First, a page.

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    Leo Fender wasn't a musician by any means, he was an innovator and made a living improving designs in many different fields, not only musically. He started Fender to improve on the designs of the field of musical instruments of the time, and of course he did an amazing job with the creations he made under the Fender name. Indeed he did get very sick and didn't expect to pull through, so he sold the company. He did pull through though, and created MusicMan at that point. With MM he did the same thing he always did. Improve on design flaws using innovation and the best technology available to him. Leo and his partner at MM had different plans, and things didn't work out, so he left and made G&L, and yet again, did what he did best. Improved on design and technology until his death. I have to agree with him when I say that between the Jazz, Stingray and L2000, the L2000 is the top of the crop. You can clearly see it when comparing them IMHO.

    There's a website where you can read the actual story in more detail of each move, as described by George Fullerton of G&L.
  8. MyUsernameHere

    MyUsernameHere ?????????????

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    I think 'ol Leo said that his best designs were the G&L basses.

    Personally, I take this to mean that when he looked at his own products, he thought the Fenders and MMs weren't worth buying and that anyone who did so was a moron with no taste or ability to intelligently judge the tangible aspects of what makes a bass guitar "good."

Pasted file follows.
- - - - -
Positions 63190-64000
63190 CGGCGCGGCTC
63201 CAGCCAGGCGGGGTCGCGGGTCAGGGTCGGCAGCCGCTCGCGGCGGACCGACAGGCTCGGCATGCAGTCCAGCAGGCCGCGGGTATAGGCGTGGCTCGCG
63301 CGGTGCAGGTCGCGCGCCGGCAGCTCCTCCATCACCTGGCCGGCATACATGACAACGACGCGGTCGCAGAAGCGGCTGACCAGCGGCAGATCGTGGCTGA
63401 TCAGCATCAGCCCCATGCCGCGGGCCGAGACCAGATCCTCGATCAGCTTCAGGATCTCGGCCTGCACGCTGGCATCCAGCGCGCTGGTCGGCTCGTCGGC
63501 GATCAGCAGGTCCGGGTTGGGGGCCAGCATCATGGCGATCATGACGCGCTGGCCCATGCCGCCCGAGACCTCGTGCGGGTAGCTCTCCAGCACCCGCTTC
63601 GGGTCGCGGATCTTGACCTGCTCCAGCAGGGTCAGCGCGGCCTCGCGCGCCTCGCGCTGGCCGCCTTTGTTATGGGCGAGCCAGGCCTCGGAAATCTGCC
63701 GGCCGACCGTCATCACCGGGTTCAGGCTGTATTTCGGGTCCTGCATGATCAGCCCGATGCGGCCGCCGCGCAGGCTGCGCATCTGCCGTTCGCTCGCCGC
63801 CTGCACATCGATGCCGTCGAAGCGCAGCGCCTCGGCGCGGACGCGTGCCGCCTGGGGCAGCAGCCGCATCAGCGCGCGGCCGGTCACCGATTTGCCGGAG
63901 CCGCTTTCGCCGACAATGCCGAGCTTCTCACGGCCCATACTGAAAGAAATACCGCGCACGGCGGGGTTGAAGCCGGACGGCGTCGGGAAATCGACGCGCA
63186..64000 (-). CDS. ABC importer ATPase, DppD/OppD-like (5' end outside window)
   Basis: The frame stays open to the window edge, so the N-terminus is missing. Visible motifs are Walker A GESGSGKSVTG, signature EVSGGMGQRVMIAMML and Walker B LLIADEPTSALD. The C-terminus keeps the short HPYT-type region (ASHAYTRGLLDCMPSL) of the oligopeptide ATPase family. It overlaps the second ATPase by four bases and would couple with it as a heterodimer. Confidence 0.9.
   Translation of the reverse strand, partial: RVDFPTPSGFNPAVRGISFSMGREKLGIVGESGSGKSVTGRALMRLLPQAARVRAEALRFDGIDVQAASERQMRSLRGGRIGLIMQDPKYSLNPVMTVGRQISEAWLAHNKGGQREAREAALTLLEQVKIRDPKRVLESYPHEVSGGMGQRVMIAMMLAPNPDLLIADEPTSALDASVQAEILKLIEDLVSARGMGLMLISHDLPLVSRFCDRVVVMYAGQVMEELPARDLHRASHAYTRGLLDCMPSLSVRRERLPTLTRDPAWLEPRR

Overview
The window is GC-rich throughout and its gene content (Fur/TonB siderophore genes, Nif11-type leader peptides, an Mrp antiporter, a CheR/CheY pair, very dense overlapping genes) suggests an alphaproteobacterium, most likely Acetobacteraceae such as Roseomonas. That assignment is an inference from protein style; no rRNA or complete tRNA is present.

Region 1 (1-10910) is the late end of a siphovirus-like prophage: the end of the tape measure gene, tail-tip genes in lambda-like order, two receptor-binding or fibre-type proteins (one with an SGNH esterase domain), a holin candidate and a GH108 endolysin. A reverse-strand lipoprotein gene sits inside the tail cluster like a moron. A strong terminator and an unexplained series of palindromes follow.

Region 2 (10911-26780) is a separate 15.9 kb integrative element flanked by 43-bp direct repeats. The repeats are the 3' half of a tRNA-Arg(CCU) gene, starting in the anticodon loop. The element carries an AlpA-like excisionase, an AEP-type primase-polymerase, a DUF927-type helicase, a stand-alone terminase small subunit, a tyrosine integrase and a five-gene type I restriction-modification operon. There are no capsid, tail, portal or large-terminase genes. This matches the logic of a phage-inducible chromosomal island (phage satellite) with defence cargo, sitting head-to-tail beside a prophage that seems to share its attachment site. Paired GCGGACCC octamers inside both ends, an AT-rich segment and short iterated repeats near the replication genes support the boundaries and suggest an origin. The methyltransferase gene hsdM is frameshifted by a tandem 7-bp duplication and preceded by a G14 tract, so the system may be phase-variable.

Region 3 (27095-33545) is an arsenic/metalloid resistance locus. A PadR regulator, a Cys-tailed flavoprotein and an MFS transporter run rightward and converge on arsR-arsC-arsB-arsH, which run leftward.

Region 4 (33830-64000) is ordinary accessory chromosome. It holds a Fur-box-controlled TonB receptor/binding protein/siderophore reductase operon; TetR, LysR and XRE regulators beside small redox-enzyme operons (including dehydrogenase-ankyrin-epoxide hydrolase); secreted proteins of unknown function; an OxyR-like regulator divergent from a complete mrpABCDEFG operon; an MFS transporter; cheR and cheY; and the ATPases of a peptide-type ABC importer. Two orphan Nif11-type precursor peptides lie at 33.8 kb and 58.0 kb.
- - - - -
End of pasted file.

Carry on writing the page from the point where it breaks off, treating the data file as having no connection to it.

Something to think about all you MM and Fender players.:bag:

    Anyway...that's just how I see it. I think I'll go play my Fender P and ponder why I made such a bad choice.;)
  9. Stanley Design

    Stanley Design

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    He said G&L was better because he wasn't looking at it from a players point of view. He was exclusively looking at it from the point of view of "I designed this....but then I fixed some of the problems and made this.....so the second one is better". He was especially focused on developing better quality pickups that sounded better. He especially thought that pre-CBS Fenders were worthless because of those reasons. He just didn't see the magic that older things had.
  10. Figjam

    Figjam Supporting Member

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    Music Man today isnt the same as leo left it. Ernie Ball has made the company better. The quality is higher and there are many new features that make the instruments amazing.If Leo played one today Im sure he would approve.

    G&L's are great but not my cup of tea.

    I love the fender tone, if you find one of good quality, they are great basses.
  11. Stanley Design

    Stanley Design

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    Absolutely agree, when Leo died the Bongo wasn't out yet, and IME it's the best MM out there. Has a cleaner more hi-fi and more powerful preamp than the L2000. I think Leo would like it better.
  12. silversport

    silversport

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    this is exactly what I was looking for...I will also search for those stories...I heard Les Paul talking about the newer Epiphone Les Pauls being made today and he said they sound better than some of his originals...he is very pleased with them as Gibson always sends them to him to try...extrapolating this to Leo Fender...I don't doubt the innovator in him made improvements...we don't all agree that the basses that came since the P and J basses are better...perhaps just different...but that makes this great as we might all be looking for something different...great discussion...please feel free to continue...and thanks!...:bassist: